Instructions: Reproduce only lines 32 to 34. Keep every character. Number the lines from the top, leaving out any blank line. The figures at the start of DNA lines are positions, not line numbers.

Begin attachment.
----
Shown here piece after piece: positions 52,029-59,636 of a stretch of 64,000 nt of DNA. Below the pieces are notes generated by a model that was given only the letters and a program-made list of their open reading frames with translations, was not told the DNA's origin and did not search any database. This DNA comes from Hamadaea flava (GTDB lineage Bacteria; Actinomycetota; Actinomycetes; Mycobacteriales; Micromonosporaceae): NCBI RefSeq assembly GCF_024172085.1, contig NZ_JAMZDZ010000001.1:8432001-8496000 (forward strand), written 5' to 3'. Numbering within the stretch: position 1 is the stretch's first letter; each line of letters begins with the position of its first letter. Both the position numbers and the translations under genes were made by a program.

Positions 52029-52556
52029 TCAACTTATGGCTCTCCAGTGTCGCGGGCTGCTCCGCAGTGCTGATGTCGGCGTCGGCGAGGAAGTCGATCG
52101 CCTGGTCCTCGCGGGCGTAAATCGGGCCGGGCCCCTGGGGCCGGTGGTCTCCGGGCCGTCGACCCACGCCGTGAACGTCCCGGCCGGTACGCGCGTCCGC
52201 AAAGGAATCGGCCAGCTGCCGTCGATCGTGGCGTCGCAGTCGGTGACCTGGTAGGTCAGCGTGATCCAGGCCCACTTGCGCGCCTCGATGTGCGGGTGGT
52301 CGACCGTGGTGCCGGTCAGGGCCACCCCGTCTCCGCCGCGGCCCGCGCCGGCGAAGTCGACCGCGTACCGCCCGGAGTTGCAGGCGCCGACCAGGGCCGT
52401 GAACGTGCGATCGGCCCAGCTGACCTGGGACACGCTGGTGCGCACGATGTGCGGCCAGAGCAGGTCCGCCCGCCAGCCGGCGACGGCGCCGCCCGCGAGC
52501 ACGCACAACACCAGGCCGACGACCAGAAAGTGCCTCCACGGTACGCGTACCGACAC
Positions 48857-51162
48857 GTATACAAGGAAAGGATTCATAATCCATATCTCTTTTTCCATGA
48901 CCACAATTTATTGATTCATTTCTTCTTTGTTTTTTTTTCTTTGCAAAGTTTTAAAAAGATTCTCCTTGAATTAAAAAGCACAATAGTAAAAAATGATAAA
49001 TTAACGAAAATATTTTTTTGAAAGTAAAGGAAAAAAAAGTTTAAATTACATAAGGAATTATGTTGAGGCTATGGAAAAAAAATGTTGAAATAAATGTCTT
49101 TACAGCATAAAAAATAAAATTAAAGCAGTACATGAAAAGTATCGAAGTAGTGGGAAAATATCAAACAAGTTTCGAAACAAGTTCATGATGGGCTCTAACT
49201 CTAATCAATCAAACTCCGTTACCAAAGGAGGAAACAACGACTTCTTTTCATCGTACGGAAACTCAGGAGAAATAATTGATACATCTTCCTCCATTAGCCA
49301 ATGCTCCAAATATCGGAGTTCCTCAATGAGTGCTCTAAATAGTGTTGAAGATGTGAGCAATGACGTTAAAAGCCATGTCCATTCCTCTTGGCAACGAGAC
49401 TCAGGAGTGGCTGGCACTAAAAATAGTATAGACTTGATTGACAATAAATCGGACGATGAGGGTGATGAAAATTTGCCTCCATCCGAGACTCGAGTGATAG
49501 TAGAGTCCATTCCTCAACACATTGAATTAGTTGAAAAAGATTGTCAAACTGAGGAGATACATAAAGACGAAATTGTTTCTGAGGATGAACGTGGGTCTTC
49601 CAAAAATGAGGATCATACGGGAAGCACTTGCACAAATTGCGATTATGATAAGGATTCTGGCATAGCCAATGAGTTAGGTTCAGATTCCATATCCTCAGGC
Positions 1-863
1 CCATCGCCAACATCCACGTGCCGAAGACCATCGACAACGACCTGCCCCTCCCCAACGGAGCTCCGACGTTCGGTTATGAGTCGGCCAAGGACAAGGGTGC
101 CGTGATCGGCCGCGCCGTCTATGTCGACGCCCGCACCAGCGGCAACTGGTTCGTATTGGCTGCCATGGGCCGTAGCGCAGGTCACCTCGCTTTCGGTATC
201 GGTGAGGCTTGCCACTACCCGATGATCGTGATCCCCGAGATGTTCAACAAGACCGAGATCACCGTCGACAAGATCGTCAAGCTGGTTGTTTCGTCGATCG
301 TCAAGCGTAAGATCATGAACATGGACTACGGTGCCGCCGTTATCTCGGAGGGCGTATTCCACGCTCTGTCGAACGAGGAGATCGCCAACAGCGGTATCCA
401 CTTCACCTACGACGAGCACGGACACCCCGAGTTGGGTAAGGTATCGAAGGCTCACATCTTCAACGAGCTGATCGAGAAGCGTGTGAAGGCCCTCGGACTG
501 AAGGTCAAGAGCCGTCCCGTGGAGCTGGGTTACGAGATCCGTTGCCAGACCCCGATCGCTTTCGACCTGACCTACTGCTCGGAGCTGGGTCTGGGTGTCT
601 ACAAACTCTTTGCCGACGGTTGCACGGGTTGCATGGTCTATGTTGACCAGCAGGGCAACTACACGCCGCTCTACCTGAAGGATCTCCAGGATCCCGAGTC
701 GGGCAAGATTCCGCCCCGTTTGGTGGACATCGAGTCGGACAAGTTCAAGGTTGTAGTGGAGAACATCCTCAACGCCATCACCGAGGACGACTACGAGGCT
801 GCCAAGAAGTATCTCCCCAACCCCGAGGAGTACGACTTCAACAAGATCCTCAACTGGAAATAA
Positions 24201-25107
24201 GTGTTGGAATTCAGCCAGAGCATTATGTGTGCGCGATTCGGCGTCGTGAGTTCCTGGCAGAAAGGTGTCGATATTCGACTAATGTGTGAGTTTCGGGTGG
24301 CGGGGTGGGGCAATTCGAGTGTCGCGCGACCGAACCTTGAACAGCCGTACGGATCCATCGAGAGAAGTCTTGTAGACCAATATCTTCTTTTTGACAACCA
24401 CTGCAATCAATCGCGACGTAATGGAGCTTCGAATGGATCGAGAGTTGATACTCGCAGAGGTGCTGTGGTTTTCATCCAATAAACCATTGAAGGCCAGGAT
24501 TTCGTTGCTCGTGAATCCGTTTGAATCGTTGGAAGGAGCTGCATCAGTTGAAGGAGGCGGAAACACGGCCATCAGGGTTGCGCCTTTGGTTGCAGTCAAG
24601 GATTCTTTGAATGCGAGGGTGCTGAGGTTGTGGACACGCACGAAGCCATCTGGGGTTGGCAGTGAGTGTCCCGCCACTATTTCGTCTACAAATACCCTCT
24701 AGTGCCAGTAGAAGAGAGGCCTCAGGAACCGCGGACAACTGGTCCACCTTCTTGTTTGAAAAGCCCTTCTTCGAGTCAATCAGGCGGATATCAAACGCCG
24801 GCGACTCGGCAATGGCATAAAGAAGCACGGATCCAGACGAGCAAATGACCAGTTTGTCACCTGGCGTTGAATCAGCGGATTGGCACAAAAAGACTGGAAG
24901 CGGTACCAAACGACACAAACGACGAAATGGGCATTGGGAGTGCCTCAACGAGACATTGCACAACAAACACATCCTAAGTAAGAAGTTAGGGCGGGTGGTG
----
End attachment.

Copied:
24401 CTGCAATCAATCGCGACGTAATGGAGCTTCGAATGGATCGAGAGTTGATACTCGCAGAGGTGCTGTGGTTTTCATCCAATAAACCATTGAAGGCCAGGAT
24501 TTCGTTGCTCGTGAATCCGTTTGAATCGTTGGAAGGAGCTGCATCAGTTGAAGGAGGCGGAAACACGGCCATCAGGGTTGCGCCTTTGGTTGCAGTCAAG
24601 GATTCTTTGAATGCGAGGGTGCTGAGGTTGTGGACACGCACGAAGCCATCTGGGGTTGGCAGTGAGTGTCCCGCCACTATTTCGTCTACAAATACCCTCT